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20% off-the-job training: our top ten tips for 2020

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2020 marks the three year anniversary of compulsory off-the-job learning time for apprentices.

Over the years, the rules* concerning off-the-job time have evolved, but some confusion about the 20% off-the-job training time remains.

The off-the-job time is designed to set apprentices up for success. So here are our top ten tips for employers to help steer you in the right direction for 2020.

  1. What counts as off-the-job?

    The term off-the-job may appear ambiguous, as it suggests apprentices physically need to be away from their work premises for it to apply. This isn't the case and training can happen in the workplace. To see if the activity in question can count as off-the-job time for your apprentice, make sure you can answer yes to these three questions:

    1. Is the activity directly relevant to the Apprenticeship standard?
    2. Is the activity imparting new knowledge, skills or behaviours?
    3. Is the learning being completed in the apprentice's normal working hours?

    Questions a) and b) are non-negotiable: the answer has to be yes. There are exceptions to c). Sometimes there may be an evening activity, such as a relevant networking event or skills development session, at which new learning would be acquired and which is directly relevant to the standard. If that's the case, then it's fine to count the time as off the job even though it's not within ‘normal working hours' as long as compensation is given (such as time off in lieu).

  2. Off-the-job time needs to be quantified at the start

    The key Apprenticeship documents state:

    1. The quantity of off-the-job time being delivered (which is included in the Apprenticeship agreement). We will calculate this dependent on the working hours of the apprentice - whether they are full-time or part-time, and the duration of the Apprenticeship training period.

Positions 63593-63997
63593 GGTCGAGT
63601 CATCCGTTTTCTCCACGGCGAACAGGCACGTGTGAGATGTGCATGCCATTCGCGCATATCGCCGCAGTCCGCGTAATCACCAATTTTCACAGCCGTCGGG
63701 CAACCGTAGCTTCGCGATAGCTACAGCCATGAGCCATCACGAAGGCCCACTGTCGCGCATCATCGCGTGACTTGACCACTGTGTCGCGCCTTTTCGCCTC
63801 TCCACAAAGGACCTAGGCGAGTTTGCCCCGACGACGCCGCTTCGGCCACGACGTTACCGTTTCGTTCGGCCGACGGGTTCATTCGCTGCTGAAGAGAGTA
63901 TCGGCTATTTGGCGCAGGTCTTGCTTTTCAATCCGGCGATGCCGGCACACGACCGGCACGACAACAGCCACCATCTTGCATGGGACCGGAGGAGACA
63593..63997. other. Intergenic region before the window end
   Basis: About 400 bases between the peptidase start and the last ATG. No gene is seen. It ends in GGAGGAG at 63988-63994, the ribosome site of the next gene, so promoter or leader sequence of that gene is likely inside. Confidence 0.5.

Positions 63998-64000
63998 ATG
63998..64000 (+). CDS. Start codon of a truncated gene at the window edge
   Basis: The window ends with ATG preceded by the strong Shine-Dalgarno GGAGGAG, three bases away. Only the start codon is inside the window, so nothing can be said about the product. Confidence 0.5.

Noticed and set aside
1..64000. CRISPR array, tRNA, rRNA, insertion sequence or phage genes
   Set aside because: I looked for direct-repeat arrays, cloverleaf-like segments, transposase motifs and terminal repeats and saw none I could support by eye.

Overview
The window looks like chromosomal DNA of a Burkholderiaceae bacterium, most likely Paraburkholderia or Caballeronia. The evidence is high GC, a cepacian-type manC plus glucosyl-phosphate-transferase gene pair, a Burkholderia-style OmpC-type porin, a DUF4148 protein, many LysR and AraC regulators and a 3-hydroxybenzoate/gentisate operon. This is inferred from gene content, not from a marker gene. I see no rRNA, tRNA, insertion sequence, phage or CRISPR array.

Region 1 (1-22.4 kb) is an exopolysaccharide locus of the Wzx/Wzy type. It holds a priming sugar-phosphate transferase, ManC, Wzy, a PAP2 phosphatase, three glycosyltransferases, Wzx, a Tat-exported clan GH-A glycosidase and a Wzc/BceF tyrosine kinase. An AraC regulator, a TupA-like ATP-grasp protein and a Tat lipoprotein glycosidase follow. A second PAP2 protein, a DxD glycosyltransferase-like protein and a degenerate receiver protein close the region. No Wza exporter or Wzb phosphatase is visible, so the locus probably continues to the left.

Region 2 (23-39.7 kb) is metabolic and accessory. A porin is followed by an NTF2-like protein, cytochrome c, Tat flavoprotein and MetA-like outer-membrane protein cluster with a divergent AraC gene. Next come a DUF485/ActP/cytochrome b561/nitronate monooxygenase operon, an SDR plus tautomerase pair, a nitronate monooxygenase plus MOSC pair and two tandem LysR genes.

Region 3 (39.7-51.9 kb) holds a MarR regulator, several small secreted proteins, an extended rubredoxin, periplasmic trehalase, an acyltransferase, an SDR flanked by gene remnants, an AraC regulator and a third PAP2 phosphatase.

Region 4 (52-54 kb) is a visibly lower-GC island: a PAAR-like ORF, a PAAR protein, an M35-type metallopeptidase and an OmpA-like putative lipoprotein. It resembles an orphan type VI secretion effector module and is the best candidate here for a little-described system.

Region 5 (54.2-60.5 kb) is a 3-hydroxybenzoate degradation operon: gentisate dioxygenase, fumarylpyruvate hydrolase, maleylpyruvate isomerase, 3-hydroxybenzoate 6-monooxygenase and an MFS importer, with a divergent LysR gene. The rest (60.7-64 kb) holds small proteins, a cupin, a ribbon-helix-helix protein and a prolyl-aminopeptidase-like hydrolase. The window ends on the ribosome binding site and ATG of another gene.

2. The planned off-the-job training (which is included in the commitment statement).

  3. Be realistic about the amount of off-the-job time from the outset

    It's important to stress that the 20% figure is the bare minimum. It's there to help learners be successful in their Apprenticeship. If 20% off-the-job time isn't given, then it isn't a valid Apprenticeship.

    If employers can't commit to providing 20% off-the-job time, then they should enrol learners with us on Kaplan courses not funded by the levy or government contributions, rather than Kaplan Apprenticeships.

    The 20% off-the-job time is so important to Apprenticeship regulations that if an employer isn't providing the time, then the Apprenticeship would have to be stopped.

  4. Off-the-job time isn't given for the entire duration of the Apprenticeship

    With Apprenticeship standards, an employer has to give the apprentice at least 20% off-the-job time from the first day in learning, to the final day of the training period.

    The final day of the training period is counted as the point at which the apprentice goes through ‘gateway' and enters the end point assessment phase. So, it's not the entire Apprenticeship duration.

    As an example, if a learner started an Apprenticeship standard in January 2020 and was due to get to the ‘gateway' end point assessment period in August 2021 and complete the full Apprenticeship in December 2021, off-the-job time would be given from January 2020 to August 2021. Not from January 2020 to December 2021.

  5. Off-the-job time isn't given during statutory holiday

    When we're calculating the number of off-the-job hours required, we remove 28 days per year. This is the maximum amount of holiday (including bank holidays) which is allowed to be taken into account. Even if you as an employer give more than that, we can only remove 28 days from the calculation.

  6. 20% doesn't have to mean one day per week